SoCar CEO Park Jae-wook
South Korea’s app-based car-sharing pioneer SoCar is pushing ahead with this week’s book-building for initial shares bound for Kospi, even as another anticipated candidate CJ Olive Young withdrew from the IPO pipeline.
“We will raise our capacity as a super app after IPO through M&As in mobility value chain and addition of micro mobility (e-bike) and self-driving shuttle operations to our business portfolio,” said SoCar CEO Park Jae-wook in a press briefing Wednesday.
The platform will be introducing renewed app with sharing options expanded from cars to e-bikes and parking as well as room and transportation booking service within the year.
The pioneer in car-sharing from 2011 rollout commanding 79 percent of the market in Korea prices 4.55 million initial shares in the guidance of 34,000-45,000 won ($35.07) after two-day bookbuilding from Thursday. It can earn 204.8 billion won from the IPO at the top end. Public subscription is set on Aug 10-11, with Mirae Asset Securities as the leading underwriter.
It managed to eke out its first profit of 1.4 billion won in the second quarter on revenue of 91.1 billion won, persuading the company to stay on course despite another pullout by an anticipated IPO contestant.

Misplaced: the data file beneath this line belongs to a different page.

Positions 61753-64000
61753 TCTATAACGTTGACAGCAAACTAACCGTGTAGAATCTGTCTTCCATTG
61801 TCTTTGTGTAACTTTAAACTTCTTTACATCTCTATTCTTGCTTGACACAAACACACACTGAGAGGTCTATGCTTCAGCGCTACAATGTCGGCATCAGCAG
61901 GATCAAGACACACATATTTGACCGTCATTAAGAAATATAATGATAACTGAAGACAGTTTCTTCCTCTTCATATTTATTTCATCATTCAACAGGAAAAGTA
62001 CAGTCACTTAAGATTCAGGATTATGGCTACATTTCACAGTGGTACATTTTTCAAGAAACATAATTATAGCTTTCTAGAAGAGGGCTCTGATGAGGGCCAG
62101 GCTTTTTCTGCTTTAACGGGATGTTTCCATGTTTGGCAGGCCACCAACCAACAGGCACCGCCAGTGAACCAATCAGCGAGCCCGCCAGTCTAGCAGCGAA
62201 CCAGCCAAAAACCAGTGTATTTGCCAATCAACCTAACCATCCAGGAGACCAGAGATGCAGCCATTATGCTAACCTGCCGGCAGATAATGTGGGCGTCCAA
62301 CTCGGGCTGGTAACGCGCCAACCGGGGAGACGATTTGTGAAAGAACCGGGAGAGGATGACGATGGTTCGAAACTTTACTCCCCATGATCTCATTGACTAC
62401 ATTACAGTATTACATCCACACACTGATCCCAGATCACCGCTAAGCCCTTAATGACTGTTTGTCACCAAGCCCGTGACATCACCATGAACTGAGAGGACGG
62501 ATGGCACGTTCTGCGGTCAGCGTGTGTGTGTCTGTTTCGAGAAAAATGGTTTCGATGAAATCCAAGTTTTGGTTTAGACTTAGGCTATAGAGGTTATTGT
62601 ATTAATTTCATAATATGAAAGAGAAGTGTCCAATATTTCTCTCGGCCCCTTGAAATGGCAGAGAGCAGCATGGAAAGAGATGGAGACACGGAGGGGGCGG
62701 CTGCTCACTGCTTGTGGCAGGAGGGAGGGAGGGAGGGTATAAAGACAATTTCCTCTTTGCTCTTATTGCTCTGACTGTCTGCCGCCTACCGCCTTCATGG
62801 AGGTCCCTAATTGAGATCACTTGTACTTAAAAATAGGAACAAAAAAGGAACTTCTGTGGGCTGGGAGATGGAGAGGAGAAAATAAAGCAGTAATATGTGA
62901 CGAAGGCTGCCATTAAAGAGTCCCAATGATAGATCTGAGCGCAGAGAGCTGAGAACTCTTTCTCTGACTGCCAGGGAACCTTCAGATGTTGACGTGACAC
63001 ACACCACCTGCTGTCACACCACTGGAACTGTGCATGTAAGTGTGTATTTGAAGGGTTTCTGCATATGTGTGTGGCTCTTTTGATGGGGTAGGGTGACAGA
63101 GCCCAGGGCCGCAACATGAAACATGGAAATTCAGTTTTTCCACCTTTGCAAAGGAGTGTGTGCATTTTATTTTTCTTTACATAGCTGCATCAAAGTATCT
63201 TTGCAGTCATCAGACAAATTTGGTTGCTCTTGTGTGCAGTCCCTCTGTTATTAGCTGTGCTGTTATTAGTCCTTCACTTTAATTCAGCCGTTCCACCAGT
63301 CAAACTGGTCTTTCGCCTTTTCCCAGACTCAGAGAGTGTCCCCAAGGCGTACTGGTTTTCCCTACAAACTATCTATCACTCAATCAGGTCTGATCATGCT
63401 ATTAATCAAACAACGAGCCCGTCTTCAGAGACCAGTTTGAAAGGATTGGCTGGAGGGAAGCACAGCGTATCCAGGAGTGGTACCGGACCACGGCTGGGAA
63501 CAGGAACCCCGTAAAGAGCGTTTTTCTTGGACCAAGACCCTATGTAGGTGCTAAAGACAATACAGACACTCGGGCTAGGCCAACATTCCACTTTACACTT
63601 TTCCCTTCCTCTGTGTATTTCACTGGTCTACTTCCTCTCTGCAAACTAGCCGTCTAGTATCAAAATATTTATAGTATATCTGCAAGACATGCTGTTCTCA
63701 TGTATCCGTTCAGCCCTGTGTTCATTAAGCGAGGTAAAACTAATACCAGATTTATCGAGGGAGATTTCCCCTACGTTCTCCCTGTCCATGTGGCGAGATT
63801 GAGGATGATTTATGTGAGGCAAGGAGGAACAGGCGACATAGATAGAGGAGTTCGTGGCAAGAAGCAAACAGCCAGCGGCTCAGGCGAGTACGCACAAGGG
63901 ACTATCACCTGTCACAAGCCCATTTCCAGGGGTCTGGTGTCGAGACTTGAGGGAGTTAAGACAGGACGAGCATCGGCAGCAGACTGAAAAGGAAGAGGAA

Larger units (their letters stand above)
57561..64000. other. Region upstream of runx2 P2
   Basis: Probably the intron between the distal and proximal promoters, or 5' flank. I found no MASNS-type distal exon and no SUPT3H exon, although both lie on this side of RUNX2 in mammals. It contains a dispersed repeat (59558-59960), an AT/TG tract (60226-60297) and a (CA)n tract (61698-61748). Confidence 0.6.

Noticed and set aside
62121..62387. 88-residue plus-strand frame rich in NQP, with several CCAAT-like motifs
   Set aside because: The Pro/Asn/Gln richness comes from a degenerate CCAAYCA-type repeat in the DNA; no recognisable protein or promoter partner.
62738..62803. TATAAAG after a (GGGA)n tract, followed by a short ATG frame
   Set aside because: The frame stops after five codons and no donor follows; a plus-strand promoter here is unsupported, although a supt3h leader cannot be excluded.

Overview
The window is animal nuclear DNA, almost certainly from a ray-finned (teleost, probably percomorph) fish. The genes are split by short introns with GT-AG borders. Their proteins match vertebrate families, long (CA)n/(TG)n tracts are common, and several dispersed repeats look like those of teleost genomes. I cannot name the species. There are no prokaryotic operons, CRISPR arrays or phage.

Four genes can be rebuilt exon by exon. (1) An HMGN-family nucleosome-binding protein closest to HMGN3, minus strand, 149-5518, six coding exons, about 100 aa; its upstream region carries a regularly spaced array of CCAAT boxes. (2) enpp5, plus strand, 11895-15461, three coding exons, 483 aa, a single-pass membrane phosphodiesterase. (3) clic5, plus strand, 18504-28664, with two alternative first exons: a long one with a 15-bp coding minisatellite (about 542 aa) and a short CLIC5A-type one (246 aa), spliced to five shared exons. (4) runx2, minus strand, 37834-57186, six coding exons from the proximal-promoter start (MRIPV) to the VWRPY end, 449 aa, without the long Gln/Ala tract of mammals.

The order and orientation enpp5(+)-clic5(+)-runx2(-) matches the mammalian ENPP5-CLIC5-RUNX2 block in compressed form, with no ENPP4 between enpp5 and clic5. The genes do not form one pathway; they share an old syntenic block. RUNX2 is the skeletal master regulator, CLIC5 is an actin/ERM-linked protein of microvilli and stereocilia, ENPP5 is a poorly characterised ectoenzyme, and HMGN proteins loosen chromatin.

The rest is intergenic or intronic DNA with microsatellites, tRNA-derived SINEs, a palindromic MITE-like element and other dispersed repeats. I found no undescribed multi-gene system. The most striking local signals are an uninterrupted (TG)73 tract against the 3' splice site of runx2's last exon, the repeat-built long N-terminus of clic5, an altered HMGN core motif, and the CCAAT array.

[Source: CJ Olive Young Corp.]
CJ Olive Young, top beauty and drug store chain under CJ Group, opted not to file for IPO review this month, cancelling its plan to go public in the second half.
“Our shareholders came to agreement that it would be hard to expect a proper corporate value under the current market conditions,” said a company official.
CJ Olive Young’s valuation was previously estimated at about 5 trillion won ($3.8 billion) based on its growth potential and earnings performance. It delivered a consolidated operating profit of 137.8 billion won, gaining 37 percent on year in 2021, with sales up 13 percent to 2.12 trillion won.
“CJ Olive Young has robust offline business, and its move to expand online channels has gained traction, raising expectations for its IPO,” said an unnamed institutional investor. “With its withdrawal, there is no big name left on the IPO pipeline until the end of the year.”
CJ Olive Young has not decided when its IPO process would resume, joining another highly anticipated IPO Hyundai Oilbank that did not set a new date after shelving its IPO scheme last month.
“Sour investment sentiment amid higher inflation and interest rates splashed cold water on IPO plans of big corporate names. The dried-up pipeline will inevitably continue for a while,” said an official from a securities firm.
By Kang Woo-seok and Lee Ha-yeon
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